Network slicing and mmWave communication are two major developments in 5G
At Cloud Expo Frankfurt 2018, Scientist Dr. Arash Asadi (Secure Mobile Networking Lab, SEEMOO, TU Darmstadt) gives an outlook into the future of connectivity in Germany and what role 5G can play here. In this interview he provides exciting insights into his topic.
Title: Panel: 5G: The Future of Connectivity in Germany
Location: Next generation Infrastructure Theatre
Time: 13.05 - 13.50, Thurs 8th Nov
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Question: International network operators and infrastructure providers work on technical requirements and applications of the fifth generation of mobile communications 5G for fast wireless data transmission. What is the current status of development?
Arash Asadi: Well, 3GPP released the first standalone 5G New Radio (NR) standard last June. So we can say that there has been progress in terms of standardization. There have been several trials around the world testing the early prototypes developed by 5G vendors (e.g., Qualcomm). In my opinion, 5G is fighting on two fronts. First, the eco-system and second the radio spectrum. To give you a brief overview, 5G NR aims at providing specialized communication solutions to support the so-called industry 4.0 and future connected vehicles. This is what I meant by expanding their eco-system. To accommodate these new services, the mobile operators require larger bandwidth. As a result, many countries have allocated new chunks of radio spectrum in sub-6GHz and millimeter-wave bands for 5G NR.
Question: You research on 5G at SEEMOO's research project NICER (Networked Infrastructureless Cooperation for Emergency Response) and conduct basic research for high efficiency of infrastructureless communication. What are you currently working on?
Arash Asadi: Digitization has transformed every part of our society and this leads to novel vulnerabilities. It is no secret that our day-to-day life is highly reliant on communication infrastructure, be they wired or wireless. I am not just talking about social networks and emails, but also the businesses. In the past decades, we observed a surge in the number of online services. This applies both to public and private sectors. LOEWE NICER was a proactive effort to find solutions which avoid a complete blackout when this infrastructure is affected, say by natural disasters or cyber attacks. Although the funding period of NICER is over, we are still researching on methods to protect our communications and our society from such scenarios. NICER helped us to better understand the depth of such disasters in our today's networks. Many countries, Germany included, are now investing in developments of the so-called smart cities where everything is connected. Given our prior experience in NICER, we are now focused on: 1) analyzing the complications that could arise in case of different levels of communication disruptions in such cities; 2) proposing solutions which ensure maximal robustness against such disruptions. A straightforward example of that is your cell phone. If mobile base stations run out of power, these fancy devices will be completely useless. Acknowledging these drawbacks in our current communication systems, we are currently working towards quick response emergency solutions that ensure critical services remain functional during disasters.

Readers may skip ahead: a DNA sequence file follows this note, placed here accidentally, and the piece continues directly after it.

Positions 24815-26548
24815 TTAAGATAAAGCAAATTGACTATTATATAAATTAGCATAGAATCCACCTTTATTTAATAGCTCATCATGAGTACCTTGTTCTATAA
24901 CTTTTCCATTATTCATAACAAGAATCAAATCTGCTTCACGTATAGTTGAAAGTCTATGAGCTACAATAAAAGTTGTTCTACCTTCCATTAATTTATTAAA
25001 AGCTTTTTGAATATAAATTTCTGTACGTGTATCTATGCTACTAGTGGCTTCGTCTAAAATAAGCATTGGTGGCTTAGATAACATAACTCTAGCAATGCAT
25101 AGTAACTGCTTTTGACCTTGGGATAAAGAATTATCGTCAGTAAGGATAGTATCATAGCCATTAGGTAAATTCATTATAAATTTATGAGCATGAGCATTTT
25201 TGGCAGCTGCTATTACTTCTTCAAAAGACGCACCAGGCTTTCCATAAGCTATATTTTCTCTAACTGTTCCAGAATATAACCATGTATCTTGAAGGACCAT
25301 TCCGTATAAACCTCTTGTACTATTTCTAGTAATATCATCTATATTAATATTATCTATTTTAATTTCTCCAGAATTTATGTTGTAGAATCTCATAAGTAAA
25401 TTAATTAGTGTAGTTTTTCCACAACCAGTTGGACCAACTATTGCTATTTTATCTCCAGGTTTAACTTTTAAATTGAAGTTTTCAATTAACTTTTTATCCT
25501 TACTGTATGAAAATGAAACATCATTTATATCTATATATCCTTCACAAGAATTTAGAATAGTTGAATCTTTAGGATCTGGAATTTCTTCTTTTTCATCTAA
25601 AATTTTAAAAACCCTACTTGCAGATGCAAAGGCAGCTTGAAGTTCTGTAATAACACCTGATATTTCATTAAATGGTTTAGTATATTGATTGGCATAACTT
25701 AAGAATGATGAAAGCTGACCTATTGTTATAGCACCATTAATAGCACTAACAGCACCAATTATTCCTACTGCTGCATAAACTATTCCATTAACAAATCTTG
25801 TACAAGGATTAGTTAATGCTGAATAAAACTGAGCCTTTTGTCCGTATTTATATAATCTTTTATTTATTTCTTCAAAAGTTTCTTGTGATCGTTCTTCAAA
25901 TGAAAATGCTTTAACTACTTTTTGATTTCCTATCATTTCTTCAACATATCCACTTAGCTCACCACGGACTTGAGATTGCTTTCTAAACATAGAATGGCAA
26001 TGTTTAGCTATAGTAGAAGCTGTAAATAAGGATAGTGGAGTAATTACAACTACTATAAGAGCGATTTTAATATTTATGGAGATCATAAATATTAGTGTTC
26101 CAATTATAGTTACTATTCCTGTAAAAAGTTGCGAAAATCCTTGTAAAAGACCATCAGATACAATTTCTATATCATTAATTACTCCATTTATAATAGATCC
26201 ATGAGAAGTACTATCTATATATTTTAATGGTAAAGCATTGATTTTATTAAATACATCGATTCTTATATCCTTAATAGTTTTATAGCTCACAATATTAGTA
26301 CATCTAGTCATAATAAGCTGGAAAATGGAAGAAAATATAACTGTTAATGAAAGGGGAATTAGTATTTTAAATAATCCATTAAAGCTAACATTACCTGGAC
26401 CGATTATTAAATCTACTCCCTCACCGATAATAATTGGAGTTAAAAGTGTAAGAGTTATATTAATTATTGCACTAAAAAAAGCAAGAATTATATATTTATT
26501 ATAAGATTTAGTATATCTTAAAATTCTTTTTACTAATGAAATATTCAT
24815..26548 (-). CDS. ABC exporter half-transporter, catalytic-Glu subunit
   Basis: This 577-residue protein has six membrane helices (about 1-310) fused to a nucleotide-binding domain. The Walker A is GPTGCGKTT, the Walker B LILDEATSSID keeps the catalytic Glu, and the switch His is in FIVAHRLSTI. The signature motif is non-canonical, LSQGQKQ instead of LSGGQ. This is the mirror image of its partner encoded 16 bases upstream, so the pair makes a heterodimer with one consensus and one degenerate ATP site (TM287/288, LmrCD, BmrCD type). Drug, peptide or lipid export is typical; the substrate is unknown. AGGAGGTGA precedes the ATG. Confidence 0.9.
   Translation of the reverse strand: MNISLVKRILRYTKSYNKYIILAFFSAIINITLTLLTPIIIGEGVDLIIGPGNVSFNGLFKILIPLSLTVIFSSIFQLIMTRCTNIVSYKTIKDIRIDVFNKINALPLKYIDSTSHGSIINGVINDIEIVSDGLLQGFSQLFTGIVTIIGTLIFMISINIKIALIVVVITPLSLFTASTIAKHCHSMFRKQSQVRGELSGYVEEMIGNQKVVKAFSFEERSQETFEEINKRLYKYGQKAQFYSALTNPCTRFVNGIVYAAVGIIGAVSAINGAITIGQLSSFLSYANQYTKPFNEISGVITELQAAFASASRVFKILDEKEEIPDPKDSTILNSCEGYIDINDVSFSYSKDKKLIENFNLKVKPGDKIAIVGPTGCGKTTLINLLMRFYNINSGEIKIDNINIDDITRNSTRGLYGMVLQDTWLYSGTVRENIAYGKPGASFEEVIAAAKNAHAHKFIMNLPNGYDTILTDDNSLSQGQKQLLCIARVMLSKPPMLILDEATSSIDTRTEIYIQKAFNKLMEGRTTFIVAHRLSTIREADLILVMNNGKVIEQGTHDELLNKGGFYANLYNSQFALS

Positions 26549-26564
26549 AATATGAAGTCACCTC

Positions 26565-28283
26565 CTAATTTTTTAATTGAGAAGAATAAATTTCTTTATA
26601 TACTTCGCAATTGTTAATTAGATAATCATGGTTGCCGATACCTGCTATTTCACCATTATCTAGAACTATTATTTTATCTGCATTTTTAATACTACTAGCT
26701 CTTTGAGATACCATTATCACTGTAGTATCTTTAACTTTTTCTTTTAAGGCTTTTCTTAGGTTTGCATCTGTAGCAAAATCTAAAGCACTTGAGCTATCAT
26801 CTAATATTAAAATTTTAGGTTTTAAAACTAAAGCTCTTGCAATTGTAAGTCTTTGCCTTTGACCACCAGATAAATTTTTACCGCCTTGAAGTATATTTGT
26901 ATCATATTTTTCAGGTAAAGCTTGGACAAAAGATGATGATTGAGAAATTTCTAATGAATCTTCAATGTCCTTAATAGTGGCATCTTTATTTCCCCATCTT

Question: The title of your session at Cloud Expo Frankfurt is „5G: The Future of Connectivity in Germany“. How will connectivity in conjuction with 5G look in the future?
Arash Asadi: It is indeed an exciting time for us, communication experts. At the current digitalization pace, most of our gadgets/devices require a connection and 5G community is aiming to meet this need. Of course, this is a very challenging task given the diversity of use-cases (e.g., robots communicating in a factory or vehicles in a highway) and their requirement (e.g., ultra-low latency or Gigabits-per-second throughput).